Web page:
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The executive system is a theorised cognitive system in psychology that controls and manages other cognitive processes. It is thought to be involved in processes such as planning, cognitive flexibility, abstract thinking, rule acquisition, and inhibiting inappropriate actions and irrelevant sensory information.
It is also referred to as executive function or the central executive and plays a central role in many psychological theories.
Theories of the executive system were largely driven by observations of patients who had suffered frontal lobe damage. They exhibited disorganised actions and strategies for everyday tasks (a group of behaviours now known as dysexecutive syndrome ) although they seemed to perform normally when clinical or lab based tests were used to assess more fundamental cognitive functions such as memory, learning, language and reasoning. It was hypothesised that, to explain this unusual behaviour, there must be an overarching system that co-ordinates other cognitive resources.
Psychologist Alan Baddeley had proposed a similar system as part of his model of working memory1 and argued that there must be a component (which he named the 'central executive') that allows information to be manipulated in short term memory (for example, when doing mental arithmetic).
However, the executive system has been traditionally quite hard to define, mainly due to what psychologist Paul Burgess calls a lack of "process-behaviour correspondence"2. That is, there is no single behaviour which can in itself be tied to executive function, or indeed executive dysfunction. For example, it is quite obvious what reading impaired patients cannot do, but it is not so obvious as to exactly what executive impaired patients might be incapable of.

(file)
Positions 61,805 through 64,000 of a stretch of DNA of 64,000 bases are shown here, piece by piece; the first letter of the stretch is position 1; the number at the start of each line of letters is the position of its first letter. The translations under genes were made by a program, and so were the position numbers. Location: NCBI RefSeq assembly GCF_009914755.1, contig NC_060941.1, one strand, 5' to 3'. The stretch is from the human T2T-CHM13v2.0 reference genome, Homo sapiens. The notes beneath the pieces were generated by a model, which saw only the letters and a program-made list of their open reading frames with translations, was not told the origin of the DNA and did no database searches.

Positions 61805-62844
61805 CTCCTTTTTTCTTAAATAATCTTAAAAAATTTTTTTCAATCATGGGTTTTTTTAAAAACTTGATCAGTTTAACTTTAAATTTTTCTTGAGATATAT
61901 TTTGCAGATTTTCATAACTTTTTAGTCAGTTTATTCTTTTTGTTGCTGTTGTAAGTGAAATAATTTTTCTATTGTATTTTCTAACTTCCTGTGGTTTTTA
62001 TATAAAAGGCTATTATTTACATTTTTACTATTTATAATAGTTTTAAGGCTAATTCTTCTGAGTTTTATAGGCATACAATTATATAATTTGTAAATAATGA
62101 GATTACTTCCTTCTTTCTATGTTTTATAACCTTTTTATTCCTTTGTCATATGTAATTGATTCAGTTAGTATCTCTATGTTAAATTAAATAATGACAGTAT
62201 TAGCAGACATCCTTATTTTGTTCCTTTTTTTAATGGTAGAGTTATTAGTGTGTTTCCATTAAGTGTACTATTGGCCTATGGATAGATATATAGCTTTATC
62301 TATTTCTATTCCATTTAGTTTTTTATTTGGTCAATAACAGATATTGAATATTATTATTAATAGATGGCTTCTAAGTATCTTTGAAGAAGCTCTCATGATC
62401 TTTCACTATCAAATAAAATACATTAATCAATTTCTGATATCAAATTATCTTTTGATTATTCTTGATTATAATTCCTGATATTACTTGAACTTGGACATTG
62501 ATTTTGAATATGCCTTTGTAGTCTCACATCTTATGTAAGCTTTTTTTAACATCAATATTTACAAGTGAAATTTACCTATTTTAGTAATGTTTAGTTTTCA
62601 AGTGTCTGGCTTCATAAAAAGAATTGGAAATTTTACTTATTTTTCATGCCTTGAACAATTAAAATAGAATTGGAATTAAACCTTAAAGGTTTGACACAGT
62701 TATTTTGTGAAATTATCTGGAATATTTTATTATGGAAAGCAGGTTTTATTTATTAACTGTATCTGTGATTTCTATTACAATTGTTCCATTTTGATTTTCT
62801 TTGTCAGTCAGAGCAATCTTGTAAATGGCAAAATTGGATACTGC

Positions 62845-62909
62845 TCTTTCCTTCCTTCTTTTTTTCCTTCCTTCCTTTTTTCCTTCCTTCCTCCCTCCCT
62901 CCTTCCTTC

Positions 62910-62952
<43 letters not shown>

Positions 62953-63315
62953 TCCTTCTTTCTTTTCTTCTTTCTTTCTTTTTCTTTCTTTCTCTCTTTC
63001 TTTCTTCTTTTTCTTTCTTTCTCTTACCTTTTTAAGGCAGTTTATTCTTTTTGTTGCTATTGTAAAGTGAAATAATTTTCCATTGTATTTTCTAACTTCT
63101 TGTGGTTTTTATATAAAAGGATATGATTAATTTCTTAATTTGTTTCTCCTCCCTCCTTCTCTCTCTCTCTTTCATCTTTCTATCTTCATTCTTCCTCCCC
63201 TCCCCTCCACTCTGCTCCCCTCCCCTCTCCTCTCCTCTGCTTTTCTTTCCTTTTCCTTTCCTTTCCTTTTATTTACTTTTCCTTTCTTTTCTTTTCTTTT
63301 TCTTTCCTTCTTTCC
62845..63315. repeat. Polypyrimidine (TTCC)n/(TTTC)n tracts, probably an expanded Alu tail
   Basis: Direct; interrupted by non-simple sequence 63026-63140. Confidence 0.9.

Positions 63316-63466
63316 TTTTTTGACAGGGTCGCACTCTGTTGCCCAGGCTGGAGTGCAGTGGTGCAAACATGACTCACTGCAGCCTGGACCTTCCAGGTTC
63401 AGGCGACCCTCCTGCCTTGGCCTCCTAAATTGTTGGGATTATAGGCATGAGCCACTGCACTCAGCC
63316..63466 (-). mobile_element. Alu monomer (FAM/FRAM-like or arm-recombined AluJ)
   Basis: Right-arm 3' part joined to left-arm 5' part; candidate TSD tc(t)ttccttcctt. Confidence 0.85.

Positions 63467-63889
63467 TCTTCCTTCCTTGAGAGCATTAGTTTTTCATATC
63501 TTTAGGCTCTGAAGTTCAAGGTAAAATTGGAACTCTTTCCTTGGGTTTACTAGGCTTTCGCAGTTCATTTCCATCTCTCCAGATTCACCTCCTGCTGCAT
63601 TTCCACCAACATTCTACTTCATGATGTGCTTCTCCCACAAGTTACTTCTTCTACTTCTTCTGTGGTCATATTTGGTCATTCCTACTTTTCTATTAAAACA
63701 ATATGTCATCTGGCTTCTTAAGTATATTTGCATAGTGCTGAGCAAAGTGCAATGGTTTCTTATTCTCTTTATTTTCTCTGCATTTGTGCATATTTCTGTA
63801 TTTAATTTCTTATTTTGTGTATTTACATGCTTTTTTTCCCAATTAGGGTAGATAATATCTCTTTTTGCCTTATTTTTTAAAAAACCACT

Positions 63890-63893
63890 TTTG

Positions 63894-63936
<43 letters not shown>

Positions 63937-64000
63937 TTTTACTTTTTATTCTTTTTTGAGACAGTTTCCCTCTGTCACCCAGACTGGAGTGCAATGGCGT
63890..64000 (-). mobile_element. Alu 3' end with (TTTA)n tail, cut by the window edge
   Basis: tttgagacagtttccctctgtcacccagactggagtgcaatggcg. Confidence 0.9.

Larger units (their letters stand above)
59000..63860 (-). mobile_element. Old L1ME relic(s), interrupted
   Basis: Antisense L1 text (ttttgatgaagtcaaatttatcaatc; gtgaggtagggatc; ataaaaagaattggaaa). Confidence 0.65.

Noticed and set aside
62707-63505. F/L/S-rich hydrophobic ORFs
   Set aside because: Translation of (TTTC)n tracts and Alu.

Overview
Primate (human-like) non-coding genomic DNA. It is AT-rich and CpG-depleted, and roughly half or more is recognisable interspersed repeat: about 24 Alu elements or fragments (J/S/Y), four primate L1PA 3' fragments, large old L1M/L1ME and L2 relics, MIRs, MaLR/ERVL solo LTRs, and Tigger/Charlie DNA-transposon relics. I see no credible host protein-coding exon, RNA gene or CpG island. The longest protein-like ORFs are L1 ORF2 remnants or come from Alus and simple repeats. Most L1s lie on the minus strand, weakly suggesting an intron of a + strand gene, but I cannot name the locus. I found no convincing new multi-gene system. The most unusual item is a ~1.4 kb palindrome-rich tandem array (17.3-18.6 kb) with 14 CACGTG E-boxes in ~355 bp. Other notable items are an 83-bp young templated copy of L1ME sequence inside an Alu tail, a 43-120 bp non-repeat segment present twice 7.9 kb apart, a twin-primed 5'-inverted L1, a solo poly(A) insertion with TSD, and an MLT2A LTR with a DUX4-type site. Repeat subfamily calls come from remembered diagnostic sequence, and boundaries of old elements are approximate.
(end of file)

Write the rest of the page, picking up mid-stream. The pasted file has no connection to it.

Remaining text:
This is largely due to the nature of the executive system itself. It is mainly concerned with the dynamic, 'online' co-ordination of cognitive resources and hence its effect can only be observed by measuring other cognitive processes. Similarly, it does not always fully engage except in real-world situations. As neurologist Antonio Damasio has reported, a patient (known by the initials EVR) with a severe day-to-day executive problems may still pass paper-and-pencil or lab-based tests of executive function3.
The executive system is thought to be heavily involved in handling novel situations outside the domain of some of our 'automatic' psychological processes that could be explained by the reproduction of learnt schemas or set behaviours. Psychologists Don Norman and Tim Shallice have outlined five types of situation where routine activation of behaviour would not be sufficient for optimal performance4:
- Those that involve planning or decision making.
- Those that involve error correction or troubleshooting.
- Situations where responses are not well-learned or contain novel sequences of actions.
- Dangerous or technically difficult situations.
- Situations which require the overcoming of a strong habitual response or resisting temptation.
1Baddeley, A. (1986) Working Memory. Oxford University Press. ISBN 0198521332
2Burgess, P.W. (1997) Theory and methodology in executive function research. In P. Rabbit (ed) Methodology of Frontal and Executive Function. ISBN 0863774857
3Saver, J.L. & Damasio, A.R. (1991) Preserved access and processing of social knowledge in a patient with acquired sociopathy due to ventromedial frontal damage. Neuropsychologia, 29 (12), 1241-1249
4Norman, D.A. & Shallice, T. (1980) Attention to action: Willed and automatic control of behaviour. Reprinted in M. Gazzaniga (ed) (2000) Cognitive Neuroscience: A Reader. Blackwell. ISBN 063121660X
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